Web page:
- Stable inflation and visibility on the interest rate hike trajectory
Stock-market valuations negatively impacted the IPO market in 2022. High-growth IPO deals were undermined by growing inflation and interest rate hikes intended to control inflation. Markets would advance when there is conviction that inflation has peaked and interest rates are stabilising, providing more clarity, likely in 3Q 2023.
There is no such thing as a perfect IPO window; it is different for every company and sector. However, the timing of an IPO can impact valuations.
Investor sentiment can help assess a good time to enter. Whether or not it is an active IPO year depends on the overall strength of the stock market. When stock prices increase, indices break new records and investors are optimistic about the stock, further driving up stock valuations. Private companies could capture this phase of higher valuations by selling their stocks to the public. In the long run, however, IPO timing and stock performance are independent.
While most private equity firms are busy calculating their exit options and the path to liquidity for their portfolio companies, the current sluggish scenario could also be seen as a good time to assess IPO-readiness. As investors navigate through uncertainty, they are looking for sustainable profits. Private equity firms could build a solid case of growth and profitability to attract them.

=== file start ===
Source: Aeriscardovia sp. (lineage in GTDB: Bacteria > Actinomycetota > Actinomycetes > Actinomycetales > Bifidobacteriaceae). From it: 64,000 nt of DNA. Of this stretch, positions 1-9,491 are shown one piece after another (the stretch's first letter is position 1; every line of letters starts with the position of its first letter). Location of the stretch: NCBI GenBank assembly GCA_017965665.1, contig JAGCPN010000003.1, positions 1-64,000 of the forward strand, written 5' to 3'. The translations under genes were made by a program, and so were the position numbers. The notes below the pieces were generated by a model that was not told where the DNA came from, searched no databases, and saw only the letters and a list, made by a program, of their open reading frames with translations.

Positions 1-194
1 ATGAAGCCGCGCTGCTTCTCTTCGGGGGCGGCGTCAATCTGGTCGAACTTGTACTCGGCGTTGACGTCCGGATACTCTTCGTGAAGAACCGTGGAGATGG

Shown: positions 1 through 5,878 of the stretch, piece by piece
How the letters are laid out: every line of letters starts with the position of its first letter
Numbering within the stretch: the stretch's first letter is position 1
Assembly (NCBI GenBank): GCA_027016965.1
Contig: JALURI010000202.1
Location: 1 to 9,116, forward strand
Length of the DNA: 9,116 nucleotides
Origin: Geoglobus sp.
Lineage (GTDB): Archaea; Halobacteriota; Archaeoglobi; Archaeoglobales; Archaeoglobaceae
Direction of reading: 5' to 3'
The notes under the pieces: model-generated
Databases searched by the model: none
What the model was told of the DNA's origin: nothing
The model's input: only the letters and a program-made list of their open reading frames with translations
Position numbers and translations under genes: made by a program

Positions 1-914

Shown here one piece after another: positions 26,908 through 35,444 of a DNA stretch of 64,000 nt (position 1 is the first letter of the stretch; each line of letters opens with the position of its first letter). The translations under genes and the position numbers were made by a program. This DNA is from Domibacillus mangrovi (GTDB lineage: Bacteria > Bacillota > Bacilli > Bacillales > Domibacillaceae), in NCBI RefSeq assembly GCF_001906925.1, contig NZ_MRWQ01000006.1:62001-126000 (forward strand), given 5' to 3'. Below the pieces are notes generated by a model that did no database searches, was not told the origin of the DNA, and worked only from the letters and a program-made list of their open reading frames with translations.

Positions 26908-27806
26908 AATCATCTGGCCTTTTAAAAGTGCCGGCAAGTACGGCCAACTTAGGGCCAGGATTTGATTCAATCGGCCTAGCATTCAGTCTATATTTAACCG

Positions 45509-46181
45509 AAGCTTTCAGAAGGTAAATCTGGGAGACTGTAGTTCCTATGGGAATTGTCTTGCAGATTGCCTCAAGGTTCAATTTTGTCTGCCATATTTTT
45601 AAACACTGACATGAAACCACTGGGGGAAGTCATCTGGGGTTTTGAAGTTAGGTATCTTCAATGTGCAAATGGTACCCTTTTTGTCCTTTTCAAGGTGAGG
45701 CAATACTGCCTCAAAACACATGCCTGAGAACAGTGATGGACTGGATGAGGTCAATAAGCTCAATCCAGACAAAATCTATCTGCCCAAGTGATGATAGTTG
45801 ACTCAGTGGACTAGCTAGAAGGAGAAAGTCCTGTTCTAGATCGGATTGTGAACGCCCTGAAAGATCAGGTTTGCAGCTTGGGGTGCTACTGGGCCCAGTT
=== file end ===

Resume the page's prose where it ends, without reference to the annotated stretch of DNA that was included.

This low level of activity will likely continue for a while. However, lower interest rate hikes and visible corrections in inflation rates could provide relief and strengthen the markets. Recent Fed forecasts indicate 2023 will be a year of slower interest rate hikes, suggesting IPO activity will rebound. Although the rebound may not be to the levels seen in 2021, we believe the initial wave of IPOs will mainly be from companies with increasing cashflow and a record of high earnings.